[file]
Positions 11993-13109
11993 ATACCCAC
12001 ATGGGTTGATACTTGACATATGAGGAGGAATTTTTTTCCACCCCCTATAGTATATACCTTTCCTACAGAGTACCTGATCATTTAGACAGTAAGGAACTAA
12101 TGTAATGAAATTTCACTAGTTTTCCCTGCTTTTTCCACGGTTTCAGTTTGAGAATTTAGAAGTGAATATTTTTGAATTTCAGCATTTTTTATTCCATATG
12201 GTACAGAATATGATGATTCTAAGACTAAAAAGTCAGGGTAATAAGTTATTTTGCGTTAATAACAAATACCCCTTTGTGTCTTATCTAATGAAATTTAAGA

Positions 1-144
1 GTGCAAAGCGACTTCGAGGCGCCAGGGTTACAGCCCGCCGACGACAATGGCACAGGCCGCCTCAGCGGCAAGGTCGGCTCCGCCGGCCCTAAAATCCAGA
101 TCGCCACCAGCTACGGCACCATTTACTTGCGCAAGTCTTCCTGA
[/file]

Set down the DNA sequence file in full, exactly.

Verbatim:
Positions 11993-13109
11993 ATACCCAC
12001 ATGGGTTGATACTTGACATATGAGGAGGAATTTTTTTCCACCCCCTATAGTATATACCTTTCCTACAGAGTACCTGATCATTTAGACAGTAAGGAACTAA
12101 TGTAATGAAATTTCACTAGTTTTCCCTGCTTTTTCCACGGTTTCAGTTTGAGAATTTAGAAGTGAATATTTTTGAATTTCAGCATTTTTTATTCCATATG
12201 GTACAGAATATGATGATTCTAAGACTAAAAAGTCAGGGTAATAAGTTATTTTGCGTTAATAACAAATACCCCTTTGTGTCTTATCTAATGAAATTTAAGA

Positions 1-144
1 GTGCAAAGCGACTTCGAGGCGCCAGGGTTACAGCCCGCCGACGACAATGGCACAGGCCGCCTCAGCGGCAAGGTCGGCTCCGCCGGCCCTAAAATCCAGA
101 TCGCCACCAGCTACGGCACCATTTACTTGCGCAAGTCTTCCTGA